Messages
7,077
Location
Ontario, Canada
Passive tornado warning system: giant whistles Put them on telephone poles 50 feet apart all around the city. When a tornado hits one of them, it sucks air through and sounds the alarm. Do twisters have a recognizable acoustic signature that can be detected from miles away? There must be some kind of vibration they give off, in the subsonic range. And, it would be concentrated in one small area.
 
Messages
22,188
Location
Colorado Springs
 Originally Posted By: Gary Allan
Where is storm chasing Drew??
Right here! I saw 4 tornadoes near Roll, Oklahoma last Sunday, and a nice rapidly rotating classic supercell near Wheeler Texas on Saturday. Good work Nyquist. So is this a system implemented by doppler radar? I have GR3 on my laptop in my car, and the storm on Sunday was nuts because the main mesocyclone which produced a large wedge to cone tornado, had a very stout velocity couplet. On the RFD gust front, 3 additional small mesocyclones each produced a tornado and only one showed up barely on radar, probably because 2 of the naders were satellites. Do you storm chase at all?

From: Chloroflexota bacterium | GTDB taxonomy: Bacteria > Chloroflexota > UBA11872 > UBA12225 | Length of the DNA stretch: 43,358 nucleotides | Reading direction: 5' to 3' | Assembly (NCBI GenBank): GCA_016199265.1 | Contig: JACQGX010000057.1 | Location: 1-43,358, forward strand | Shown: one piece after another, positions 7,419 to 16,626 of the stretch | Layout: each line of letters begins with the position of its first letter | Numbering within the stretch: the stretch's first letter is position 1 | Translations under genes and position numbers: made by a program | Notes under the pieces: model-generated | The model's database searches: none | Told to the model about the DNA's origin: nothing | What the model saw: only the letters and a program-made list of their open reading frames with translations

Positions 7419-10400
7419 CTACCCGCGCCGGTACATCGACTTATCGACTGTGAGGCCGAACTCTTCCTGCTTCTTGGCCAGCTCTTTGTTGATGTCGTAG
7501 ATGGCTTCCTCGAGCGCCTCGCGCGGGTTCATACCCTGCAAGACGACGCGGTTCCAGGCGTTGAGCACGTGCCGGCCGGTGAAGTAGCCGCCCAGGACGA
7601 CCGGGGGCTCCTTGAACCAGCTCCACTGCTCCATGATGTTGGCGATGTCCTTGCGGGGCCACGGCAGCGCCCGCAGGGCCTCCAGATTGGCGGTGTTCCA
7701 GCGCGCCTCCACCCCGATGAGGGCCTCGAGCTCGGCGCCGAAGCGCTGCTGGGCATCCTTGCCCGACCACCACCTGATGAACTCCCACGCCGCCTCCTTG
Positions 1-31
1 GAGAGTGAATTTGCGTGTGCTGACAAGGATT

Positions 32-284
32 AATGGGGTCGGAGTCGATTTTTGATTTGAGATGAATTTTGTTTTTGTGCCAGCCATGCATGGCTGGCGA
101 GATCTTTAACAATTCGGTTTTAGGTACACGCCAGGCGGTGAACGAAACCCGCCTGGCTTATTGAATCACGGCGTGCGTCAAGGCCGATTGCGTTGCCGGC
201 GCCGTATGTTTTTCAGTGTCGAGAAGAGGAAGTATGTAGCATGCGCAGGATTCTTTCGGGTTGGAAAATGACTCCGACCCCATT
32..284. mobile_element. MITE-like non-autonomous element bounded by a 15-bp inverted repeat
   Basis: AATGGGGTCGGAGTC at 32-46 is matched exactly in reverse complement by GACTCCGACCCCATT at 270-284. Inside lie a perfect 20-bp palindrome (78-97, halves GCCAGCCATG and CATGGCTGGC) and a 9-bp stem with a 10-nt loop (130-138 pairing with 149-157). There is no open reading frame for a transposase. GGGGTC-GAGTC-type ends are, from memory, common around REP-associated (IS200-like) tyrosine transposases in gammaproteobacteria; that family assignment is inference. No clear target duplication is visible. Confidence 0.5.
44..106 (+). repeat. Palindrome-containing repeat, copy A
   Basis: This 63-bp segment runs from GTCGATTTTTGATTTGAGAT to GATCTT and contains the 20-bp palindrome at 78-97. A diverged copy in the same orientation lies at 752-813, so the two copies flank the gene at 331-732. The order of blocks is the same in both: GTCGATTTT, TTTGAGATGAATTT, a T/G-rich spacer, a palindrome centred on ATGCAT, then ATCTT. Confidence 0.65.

Last edited:
Messages
8,711
Location
Nothern USA
 Originally Posted By: Johnny
If you live in tornado alley and have been through one, you thank God for those pesky sirens and folks like Nyquist.
I am not going to go hide under the bed every time we have a thunderstorm. We haven't had a tornado here in over 30 years, yet they are sounding the sirens dozens of time a year. Who remembers the story of the boy that cried wolf?
 
Messages
1,478
Location
Iowa
 Originally Posted By: Drew99GT
 Originally Posted By: oilyriser
Do twisters have a recognizable acoustic signature that can be detected from miles away?
Yes. That of a freight train.